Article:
Tijdschrift Voor Filosofie 60 (1):33 - 82 (1998)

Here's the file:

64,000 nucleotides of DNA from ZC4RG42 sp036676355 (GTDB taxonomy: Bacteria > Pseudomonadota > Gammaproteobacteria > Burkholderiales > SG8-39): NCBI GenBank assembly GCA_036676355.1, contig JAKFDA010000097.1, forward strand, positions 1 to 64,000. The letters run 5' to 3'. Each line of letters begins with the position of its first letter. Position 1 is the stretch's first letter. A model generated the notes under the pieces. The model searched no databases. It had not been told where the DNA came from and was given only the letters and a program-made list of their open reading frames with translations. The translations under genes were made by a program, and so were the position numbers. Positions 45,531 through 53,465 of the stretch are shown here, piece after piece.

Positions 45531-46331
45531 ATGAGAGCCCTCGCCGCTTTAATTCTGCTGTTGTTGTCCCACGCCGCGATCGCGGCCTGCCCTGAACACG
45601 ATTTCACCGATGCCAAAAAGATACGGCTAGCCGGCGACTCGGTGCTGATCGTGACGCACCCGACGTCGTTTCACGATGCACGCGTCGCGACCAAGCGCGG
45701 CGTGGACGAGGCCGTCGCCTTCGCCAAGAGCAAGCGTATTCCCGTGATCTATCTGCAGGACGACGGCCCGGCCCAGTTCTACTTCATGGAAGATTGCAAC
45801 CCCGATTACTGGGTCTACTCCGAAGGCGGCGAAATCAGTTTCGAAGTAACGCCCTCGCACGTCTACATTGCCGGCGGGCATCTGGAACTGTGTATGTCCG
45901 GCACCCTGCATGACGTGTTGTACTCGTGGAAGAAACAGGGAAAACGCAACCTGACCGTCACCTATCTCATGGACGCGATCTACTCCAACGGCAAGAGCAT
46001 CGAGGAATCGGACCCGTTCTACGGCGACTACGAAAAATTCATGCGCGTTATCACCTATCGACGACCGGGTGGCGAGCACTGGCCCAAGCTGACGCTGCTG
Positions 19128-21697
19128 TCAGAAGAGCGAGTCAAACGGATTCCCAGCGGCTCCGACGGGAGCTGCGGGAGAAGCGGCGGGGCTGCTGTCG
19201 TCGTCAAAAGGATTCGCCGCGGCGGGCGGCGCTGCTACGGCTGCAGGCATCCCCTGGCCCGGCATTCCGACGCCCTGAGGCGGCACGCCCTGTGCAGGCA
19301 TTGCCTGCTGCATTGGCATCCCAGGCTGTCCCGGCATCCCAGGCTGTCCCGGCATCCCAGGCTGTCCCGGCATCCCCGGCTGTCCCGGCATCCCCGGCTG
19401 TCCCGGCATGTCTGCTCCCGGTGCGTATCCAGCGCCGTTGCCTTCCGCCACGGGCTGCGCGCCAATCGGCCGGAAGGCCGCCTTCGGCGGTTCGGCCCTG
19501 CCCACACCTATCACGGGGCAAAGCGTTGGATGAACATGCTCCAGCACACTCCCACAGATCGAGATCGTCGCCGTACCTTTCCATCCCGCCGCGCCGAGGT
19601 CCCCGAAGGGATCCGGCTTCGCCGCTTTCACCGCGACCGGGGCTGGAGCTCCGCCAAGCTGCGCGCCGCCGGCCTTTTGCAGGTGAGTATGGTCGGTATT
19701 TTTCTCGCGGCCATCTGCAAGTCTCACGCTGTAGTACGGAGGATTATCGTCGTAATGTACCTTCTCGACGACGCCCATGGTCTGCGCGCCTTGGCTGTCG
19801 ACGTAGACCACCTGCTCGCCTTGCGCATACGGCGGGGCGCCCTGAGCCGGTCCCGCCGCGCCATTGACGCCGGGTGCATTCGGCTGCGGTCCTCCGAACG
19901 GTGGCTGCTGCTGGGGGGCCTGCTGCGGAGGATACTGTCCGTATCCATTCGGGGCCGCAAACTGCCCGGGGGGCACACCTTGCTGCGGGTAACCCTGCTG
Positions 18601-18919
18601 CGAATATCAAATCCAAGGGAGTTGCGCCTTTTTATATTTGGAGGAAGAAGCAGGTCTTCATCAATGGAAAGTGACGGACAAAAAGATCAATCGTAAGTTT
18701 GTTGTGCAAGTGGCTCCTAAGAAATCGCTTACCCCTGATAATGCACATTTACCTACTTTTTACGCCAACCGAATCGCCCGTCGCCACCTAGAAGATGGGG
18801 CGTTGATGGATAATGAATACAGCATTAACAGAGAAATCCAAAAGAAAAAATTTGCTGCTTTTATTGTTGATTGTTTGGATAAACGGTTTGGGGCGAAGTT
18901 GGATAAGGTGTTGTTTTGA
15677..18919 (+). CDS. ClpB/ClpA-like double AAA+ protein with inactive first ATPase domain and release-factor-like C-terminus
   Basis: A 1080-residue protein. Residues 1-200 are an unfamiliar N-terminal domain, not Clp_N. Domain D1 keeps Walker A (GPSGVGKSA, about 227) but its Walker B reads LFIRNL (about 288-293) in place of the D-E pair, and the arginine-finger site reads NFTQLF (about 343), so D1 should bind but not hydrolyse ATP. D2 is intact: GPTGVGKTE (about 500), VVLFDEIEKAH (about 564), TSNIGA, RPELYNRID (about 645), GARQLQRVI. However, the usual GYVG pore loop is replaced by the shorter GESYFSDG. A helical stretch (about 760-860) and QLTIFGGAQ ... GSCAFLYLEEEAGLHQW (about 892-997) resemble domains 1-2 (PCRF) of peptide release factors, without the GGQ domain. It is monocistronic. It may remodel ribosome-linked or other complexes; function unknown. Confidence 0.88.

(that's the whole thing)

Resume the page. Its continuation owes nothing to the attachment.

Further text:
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In this expository article, a presentation is given of A.C. Crombie's life work in the history of science, Styles of Scientific Thinking in the European Tradition. The History of Argument and Explanation in the Mathematical and Biomedical Sciences and Arts (1994). The importance of this work for the philosophy of science and epistemology is comparable to the more renowned work of the 1960's and '70s, but threatens to be paradoxically overlooked because of its gigantic proportions. (No thorough study of the book appeared up to now.) Crombie's earlier work started from a provocative version of continuism in the debate about the rise of modern science, ascribing the origin of the experimental tradition to methodological forebears in the thirteenth century (Grosseteste). Rather than revivifying this quarrel now, Crombie has offered us an emergentist picture of the rise of six subsequent major styles of science (using grand units of analysis) from the Greeks up to Darwin. These styles of thinking are superimposed upon another in that the definite breakthrough of each next style is consequent upon the recognition of the proper limits of the full grown previous style. In a first group, Crombie assembles three major styles for revealing regularities in individual phenomena, i.e. where the consideration of the collective to which the phenomenon belongs is not required for recognizing the regularity. Here we have (S1) the ancient style of postulating principles and entities according to a more or less apriorical evidence type or in axiomatic fashion; (S2) the experimental tradition from Alhazen up to Newton, and (S3) the style of hypothetical modelling, combining the former two in the vein of the rational artist as an (ultimately, also cognitive) engineer. In a second group the styles dealing with regularities discoverable only in a collectivity of phenomena are dealt with. Here we have the (S4) probabilistic style superimposed on the classical picture of rationality made up by the achieved styles in the first group. Then (S5) the taxonomic style is ready to be combined, finally, with S4, in order to discover the statistical economy of living nature in (S6), the 'genetic' style, culminating in Darwin's history of nature (which was to be expected). On the other hand, the latter style is traced back to the 16th and 17th century project of a history of languages and culture, of knowledge, and of mankind (which is a more surprising connection made by Crombie). In a final section some philosophical remarks are made regarding Crombie's project; mainly with respect to the larger perspective, in Crombie's terms, of an 'intellectual anthropology', or alternatively, in terms of a 'comparative epistemology'. Also the absence of a real analysis of the very concept of style is noted
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